One of the striking lessons that I’ve taken away from the mess about NSA and GCHQ and surveillance in general is that you don’t actually need newspapers, magazines and TV-stations any more. Journalism is somewhat independent of those now.
I say somewhat because newspapers and TV-stations still give you an audience, and the volume of the megaphone that say The Guardian has offered the blogger and journalist Glenn Greenwald is substantial.
I would say, however, that The Guardian has the Edward Snowden files because they had Glenn Greenwald, and not the other way around. The Guardian became the custodian of the leaked documents because of their of the association of Greenwald.
Another element of the ‘somewhat’ is that The Guardian offers Greenwald a buffer between those that wish to silence him, and publication. In so far that a newspaper offers that buffer and the megaphone, it is useful.
That is where the usefulness ends, and that is a lesson that the industry could learn. If smaller entities could recreate the buffer and the megaphone, then journalism could decentralize quite a bit.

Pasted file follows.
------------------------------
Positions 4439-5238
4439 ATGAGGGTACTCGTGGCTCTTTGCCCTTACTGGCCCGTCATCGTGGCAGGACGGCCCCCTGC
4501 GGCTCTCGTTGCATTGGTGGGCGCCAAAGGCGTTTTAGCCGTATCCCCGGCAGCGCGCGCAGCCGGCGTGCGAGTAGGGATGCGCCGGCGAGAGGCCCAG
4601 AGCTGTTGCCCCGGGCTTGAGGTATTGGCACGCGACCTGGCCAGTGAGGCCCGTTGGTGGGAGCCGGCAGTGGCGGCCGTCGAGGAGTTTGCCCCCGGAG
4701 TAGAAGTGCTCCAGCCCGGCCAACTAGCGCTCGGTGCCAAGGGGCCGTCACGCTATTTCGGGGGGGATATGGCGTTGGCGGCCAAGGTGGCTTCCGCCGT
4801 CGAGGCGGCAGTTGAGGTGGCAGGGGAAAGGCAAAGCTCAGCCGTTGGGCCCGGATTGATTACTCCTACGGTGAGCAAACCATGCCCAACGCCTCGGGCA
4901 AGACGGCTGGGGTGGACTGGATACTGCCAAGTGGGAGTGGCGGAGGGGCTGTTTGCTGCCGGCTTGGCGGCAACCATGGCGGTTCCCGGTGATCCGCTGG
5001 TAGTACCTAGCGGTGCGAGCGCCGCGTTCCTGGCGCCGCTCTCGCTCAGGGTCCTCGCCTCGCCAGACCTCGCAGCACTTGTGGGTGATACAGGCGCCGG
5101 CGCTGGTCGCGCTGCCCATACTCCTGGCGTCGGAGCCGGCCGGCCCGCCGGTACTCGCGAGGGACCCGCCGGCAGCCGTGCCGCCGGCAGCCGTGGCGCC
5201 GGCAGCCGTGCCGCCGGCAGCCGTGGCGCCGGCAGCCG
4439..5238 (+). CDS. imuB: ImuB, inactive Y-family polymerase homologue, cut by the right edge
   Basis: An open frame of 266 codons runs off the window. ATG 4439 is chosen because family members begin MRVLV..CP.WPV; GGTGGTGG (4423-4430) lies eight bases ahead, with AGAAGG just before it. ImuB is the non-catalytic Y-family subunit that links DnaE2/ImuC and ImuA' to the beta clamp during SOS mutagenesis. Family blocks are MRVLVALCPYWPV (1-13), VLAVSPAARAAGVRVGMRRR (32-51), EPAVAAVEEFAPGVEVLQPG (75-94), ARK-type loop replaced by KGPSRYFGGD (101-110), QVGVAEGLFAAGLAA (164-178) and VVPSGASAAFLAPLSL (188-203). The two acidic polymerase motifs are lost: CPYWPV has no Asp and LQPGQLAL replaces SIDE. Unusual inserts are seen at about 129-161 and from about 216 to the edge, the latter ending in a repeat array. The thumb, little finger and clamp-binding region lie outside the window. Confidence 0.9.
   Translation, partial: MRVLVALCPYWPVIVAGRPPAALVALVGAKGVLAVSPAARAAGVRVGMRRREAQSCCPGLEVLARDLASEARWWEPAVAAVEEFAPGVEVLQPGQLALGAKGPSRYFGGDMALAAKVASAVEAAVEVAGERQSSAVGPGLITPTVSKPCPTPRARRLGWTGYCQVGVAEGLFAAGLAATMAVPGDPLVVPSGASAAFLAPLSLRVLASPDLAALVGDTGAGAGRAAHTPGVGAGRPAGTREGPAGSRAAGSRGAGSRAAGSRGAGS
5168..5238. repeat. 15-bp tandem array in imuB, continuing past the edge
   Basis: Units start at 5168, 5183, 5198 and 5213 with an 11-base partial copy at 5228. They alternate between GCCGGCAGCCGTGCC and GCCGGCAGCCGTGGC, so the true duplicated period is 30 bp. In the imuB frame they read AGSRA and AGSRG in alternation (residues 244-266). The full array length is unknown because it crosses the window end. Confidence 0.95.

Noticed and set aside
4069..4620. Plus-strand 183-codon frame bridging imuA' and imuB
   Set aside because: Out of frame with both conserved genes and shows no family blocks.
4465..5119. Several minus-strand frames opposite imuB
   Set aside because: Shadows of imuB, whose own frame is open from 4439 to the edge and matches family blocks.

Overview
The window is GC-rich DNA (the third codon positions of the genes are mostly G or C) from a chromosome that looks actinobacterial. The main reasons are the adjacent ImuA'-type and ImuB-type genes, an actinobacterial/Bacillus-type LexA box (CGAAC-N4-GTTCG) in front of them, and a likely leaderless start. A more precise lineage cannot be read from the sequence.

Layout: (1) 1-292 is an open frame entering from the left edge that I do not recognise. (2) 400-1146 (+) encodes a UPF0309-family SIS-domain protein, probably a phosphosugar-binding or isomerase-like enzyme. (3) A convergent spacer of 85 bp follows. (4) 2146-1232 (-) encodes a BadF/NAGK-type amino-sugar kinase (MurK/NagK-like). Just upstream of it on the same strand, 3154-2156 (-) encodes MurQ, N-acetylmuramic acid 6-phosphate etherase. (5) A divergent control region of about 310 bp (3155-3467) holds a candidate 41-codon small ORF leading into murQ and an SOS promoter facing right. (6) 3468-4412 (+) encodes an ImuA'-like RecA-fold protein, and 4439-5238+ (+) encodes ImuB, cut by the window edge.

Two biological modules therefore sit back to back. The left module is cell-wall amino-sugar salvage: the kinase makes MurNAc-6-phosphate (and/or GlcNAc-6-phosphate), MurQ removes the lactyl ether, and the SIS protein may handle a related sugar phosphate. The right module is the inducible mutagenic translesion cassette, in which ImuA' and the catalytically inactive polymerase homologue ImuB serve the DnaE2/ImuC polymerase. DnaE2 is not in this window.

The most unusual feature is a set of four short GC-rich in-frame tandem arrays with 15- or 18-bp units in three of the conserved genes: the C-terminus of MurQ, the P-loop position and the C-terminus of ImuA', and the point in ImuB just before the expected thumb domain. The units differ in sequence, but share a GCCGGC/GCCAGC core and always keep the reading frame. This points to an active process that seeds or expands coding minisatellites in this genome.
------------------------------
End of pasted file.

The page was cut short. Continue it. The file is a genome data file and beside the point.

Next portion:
Internet offers that buffer quite cheaply, but not necessarily easily, and if say a group of teams of investigative journalists could gather under one brand, one site, then the site and the brand could offer that buffer as being the publisher.
Something to think about, isn’t it? The number of journalism employment ads are up, but the number of journalism jobs is down. There’s a disconnect there, and that’s probably because some people realise the same thing I’ve realised.
You don’t strictly need newspapers, TV-stations and magazines any longer.